The Eternal Agitator

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SCOUT TUFANKJIAN / POLARIS

Even as President, Arafat kept his military medals on display

Yasser Arafat loved the cartoon Tom and Jerry. Learning on the eve of his triumphant 1994 return to the Gaza Strip that the show didn't air there, he joked that in that case, he wasn't going. He adored the program, he said, because the mouse, not the cat, always won. All his life, Arafat was the little guy of the Middle East, scampering feverishly to avoid one lethal trap or another. While he never quite prevailed over any of the region's heavies, he did have the indestructible quality of an animated figure. Or so it seemed until last week, when Arafat, 75, died of an undisclosed cause at a hospital outside of Paris.

His death, though well anticipated, was nevertheless difficult for many Palestinians to absorb, not least because he had cultivated an aura of immortality by rejecting earthly comforts. He didn't have real friends, didn't particularly care for food, slept fitfully, never took vacations. When he wed, in old age, the marriage seemed like a sideshow, fatherhood an even stranger subplot. "No personal questions," he used to tell reporters, as if any creaturely detail would detract from the power of his cause. Even those closest to Arafat experienced him as a mystery, which was how he liked it. He was a mythomaniac, concealing, inflating and contradicting reality as he saw fit.


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Who was Arafat then? A terrorist? Certainly in the early years and arguably again toward the end. A freedom fighter? Undoubtedly. He lofted the cause of a small, disenfranchised and basically powerless people to the top of the world's agenda. A peacemaker? Many Israelis say that was just an act, but if it was, it was a convincing one, at least for a time. In the end, though, Arafat, for all his calculated obfuscations, proved all too human. It was vanity, selfishness and a failure of courage that ultimately prevented him from realizing his ambition of a state for his people.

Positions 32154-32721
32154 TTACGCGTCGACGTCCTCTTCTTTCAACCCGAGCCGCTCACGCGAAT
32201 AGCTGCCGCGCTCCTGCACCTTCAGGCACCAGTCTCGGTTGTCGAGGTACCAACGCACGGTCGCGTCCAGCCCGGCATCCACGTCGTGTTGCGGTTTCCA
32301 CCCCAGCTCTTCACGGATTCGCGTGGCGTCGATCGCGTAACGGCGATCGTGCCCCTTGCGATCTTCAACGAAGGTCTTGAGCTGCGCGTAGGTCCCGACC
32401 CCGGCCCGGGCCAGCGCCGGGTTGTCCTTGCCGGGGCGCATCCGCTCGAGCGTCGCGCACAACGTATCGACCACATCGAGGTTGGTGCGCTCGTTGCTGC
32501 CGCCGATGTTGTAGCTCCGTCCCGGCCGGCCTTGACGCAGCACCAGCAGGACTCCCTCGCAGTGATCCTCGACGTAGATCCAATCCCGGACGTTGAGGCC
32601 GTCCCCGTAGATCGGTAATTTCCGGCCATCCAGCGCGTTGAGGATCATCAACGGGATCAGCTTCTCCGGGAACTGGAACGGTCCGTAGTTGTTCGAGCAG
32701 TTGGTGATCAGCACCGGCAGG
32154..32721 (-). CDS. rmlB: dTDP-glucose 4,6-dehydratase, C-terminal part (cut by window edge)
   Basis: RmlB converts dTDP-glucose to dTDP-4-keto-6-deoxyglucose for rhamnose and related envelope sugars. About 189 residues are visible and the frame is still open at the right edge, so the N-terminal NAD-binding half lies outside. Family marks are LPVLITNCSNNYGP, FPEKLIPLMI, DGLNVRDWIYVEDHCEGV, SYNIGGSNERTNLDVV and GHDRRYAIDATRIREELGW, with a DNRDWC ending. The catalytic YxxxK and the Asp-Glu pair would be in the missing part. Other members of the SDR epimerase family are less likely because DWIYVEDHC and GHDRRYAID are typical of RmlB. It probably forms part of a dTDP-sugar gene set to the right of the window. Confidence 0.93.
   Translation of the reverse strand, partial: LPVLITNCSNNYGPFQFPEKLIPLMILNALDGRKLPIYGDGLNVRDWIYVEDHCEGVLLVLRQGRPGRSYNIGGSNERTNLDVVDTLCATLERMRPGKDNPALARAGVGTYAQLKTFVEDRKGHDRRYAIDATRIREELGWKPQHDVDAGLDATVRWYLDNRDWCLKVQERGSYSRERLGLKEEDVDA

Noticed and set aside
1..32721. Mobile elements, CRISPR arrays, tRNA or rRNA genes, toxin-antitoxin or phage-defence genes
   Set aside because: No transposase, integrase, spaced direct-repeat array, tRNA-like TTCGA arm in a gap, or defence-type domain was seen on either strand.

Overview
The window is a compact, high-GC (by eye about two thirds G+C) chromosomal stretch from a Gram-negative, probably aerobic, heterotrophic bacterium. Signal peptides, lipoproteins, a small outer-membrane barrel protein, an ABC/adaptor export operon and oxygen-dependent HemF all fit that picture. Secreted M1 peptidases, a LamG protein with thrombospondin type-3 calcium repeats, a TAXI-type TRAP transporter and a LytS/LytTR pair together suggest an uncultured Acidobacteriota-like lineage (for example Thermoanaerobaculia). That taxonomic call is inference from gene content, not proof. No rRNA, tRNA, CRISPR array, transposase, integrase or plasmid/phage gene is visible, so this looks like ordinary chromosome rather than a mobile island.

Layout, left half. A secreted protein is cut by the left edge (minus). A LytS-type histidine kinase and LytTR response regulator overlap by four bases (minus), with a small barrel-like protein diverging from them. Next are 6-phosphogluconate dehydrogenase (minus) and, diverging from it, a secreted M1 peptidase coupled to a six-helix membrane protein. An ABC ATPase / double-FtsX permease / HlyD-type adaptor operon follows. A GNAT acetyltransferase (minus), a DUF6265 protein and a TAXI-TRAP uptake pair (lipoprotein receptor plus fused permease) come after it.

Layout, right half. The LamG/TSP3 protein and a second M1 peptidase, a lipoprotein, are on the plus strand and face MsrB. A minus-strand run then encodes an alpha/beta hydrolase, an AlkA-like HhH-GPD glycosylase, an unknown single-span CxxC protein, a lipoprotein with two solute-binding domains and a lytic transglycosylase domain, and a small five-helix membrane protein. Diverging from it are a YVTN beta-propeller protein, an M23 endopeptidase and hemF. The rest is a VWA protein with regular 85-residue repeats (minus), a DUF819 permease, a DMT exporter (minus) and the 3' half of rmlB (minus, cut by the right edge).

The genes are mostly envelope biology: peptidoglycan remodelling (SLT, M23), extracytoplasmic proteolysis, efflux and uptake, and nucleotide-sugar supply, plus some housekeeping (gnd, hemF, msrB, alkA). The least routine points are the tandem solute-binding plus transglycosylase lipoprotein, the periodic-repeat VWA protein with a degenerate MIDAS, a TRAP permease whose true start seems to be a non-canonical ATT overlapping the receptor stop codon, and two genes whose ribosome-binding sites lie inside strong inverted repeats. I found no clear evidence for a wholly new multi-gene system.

The sad spectacle of Arafat's last days offered a glimpse of the man he had been reduced to. One of the last images he left to the world — the brief video clip showing the Palestinian leader, shriveled and frail, wearing blue pajamas and a knit cap before he left the West Bank for medical treatment in France — did not reflect the stylings of Yasser Arafat the revolutionary. The stubble-faced Arafat owned civilian clothes, but he donned his few suits and ties only to move around incognito. When he appeared as Arafat, he always wore crisply pressed military khakis, a black-and-white kaffiyeh and an ascot to match.

Aides say that in his last months, the ascot, left unwashed, was filthy. For the last two years of his life, he confined himself to a few rooms within his bombed-out headquarters in the West Bank city of Ramallah. Israeli forces periodically besieged the place as punishment for his refusal to rein in suicide bombers who were terrorizing Israel. In the last months of his life, the Israeli government said he could leave the compound, but only to go abroad and with no guarantee he would be allowed back. Having leveled the installations of Arafat's security forces and parked soldiers at the gates of Palestinian cities, the Israelis had greatly compromised Arafat's ability to govern. Both the Israeli and U.S. governments refused to deal with him, and by the end, even European diplomats, Arafat's last champions, had stopped calling on his sorry, dilapidated compound. For the first time since he emerged as the uncontested leader of the Palestinians in 1969, there was talk of others making a bid to replace Arafat, who had once ensured that none of his deputies were powerful or secure enough to mount a challenge.

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